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Detroit Food Policy Council Focuses on Protecting City’s Existing Farms

Detroit Food Policy Council Focuses on Protecting City’s Existing Farms

March 31, 2014 |

dfpcBy working through the challenges of its industrial past and embracing new ideas for a way forward, the Detroit Food Policy Council is working to rebuild a historic American city fallen on hard times into a shining center of urban agriculture.

The Detroit Food Policy Council, which launched in 2009, is a 21-member organization that brings members from across the food and public service world work together to help build Detroit’s urban agriculture and local food systems through policy recommendations with an emphasis on food security, food access and food sovereignty.

Ashley Atkinson is the Food Policy Council member for sustainable agriculture and Co-Director of Keep Growing Detroit.

“Right now we don’t as Americans think much about food or where it’s going to come from, what the environmental or social impact of our current system is,” says Atkinson. “When initiatives like this exist in urban areas and in high density areas it really connects people to food and makes them think about and be involved in creating solutions to enhance our connection to food and its historic place in our community. “

The city has an established history of urban agriculture dating back to the 1890’s when mayor Hazen Pingree’s potato patch program donated vacant lots to community groups to grow food. The urban agriculture regained steam in response to the economic crisis of 2008, which hit the City of Detroit hard.

A 2010 study by Michigan State University’s Department of Community, Agriculture, Recreation and Resource Studies, Michigan State University illustrated that it was possible to provide for a significant proportion the produce needs of Detroit’s population on less than 300 acres .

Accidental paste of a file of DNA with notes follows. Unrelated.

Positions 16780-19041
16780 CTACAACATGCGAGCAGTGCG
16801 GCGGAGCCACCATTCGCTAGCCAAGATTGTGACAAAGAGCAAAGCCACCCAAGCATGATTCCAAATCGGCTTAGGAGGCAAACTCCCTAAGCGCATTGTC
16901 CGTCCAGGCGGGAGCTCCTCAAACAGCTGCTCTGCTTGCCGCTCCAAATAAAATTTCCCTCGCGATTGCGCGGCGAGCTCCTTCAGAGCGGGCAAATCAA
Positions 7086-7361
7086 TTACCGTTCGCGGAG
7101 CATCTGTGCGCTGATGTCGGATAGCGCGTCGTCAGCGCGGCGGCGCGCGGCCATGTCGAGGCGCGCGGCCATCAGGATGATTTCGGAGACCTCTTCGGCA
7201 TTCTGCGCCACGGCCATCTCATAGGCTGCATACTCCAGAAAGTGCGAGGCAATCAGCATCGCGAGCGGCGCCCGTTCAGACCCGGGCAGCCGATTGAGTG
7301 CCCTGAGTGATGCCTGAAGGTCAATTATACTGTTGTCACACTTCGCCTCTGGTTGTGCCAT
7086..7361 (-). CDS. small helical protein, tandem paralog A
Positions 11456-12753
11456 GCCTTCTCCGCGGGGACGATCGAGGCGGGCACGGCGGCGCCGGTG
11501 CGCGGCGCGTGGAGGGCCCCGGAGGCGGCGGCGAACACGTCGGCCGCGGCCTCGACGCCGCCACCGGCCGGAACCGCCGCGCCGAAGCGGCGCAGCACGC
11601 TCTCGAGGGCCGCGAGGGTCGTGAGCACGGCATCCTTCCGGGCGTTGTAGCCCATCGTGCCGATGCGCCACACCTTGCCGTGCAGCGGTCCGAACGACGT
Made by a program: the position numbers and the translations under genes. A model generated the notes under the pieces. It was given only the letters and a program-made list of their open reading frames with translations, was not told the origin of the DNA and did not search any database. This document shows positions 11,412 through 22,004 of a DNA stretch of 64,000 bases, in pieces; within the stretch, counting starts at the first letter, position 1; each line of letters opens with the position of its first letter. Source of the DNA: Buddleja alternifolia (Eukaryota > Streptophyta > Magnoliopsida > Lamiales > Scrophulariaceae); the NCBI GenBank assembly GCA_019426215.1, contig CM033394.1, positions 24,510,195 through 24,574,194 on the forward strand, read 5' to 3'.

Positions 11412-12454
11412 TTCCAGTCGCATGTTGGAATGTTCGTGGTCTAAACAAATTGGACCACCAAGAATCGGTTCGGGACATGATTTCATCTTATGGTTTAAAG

And in March of 2013, after much discussion, feedback and education, the Food Policy Council drafted and city council unanimously adopted Detroit’s first urban agriculture ordinance, giving legitimacy to and creating standards for urban agriculture in the city limits.

Still in its infancy, the DFPC is focusing on the already-established businesses, community gardens and farmer’s markets in the city.

“We’re still treading waters as we try to create an environment that protects the urban agriculture that was here first and foremost while creating new opportunities for this type of work to happen in the city,” says Atkinson.

Future plans include attracting sustainable businesses to the area, expanding agriculture in the suburbs surrounding the city and fostering educational opportunities while creating new food-related jobs. It’s not just farmers, but caterers, cooking classes and gardening workshops that are moving Detroit forward, says Atkinson. The city is expanding established markets and promoting value added local products such as pies, jellies and sauces. Incubators like FoodLab Detroit are helping locals create new businesses.

Validated by the new ordinance and fostered by the Council’s partners, the number of community farms and gardens is soaring in Detroit. According to ‘Keep Growing Detroit’ the city has gone from just 80 community gardens in 2004 to 1,244 in 2013. In tandem with education, workshops, food stands and farmer’s markets, community gardens are just one way the city is revitalizing its neighborhoods.

Atkinson suggests that with the uncertainty surrounding traditional agricultural systems and the reduction in fossil fuels, all cities and towns large and small should consider adopting ordinances that present opportunities and foster urban farming.

“The population is growing; more people are living in cities,” she says. “We can predict that weather will be more unpredictable and that there will be challenges to sustaining the current types of traditional agriculture systems that we have now, with fewer farms in larger areas relying on fossil fuels that may not be accessible in the future. We really need to plan for opportunities to grow food closer to people and to diversify the means and size and scale of food produced to nourish and sustain communities.”

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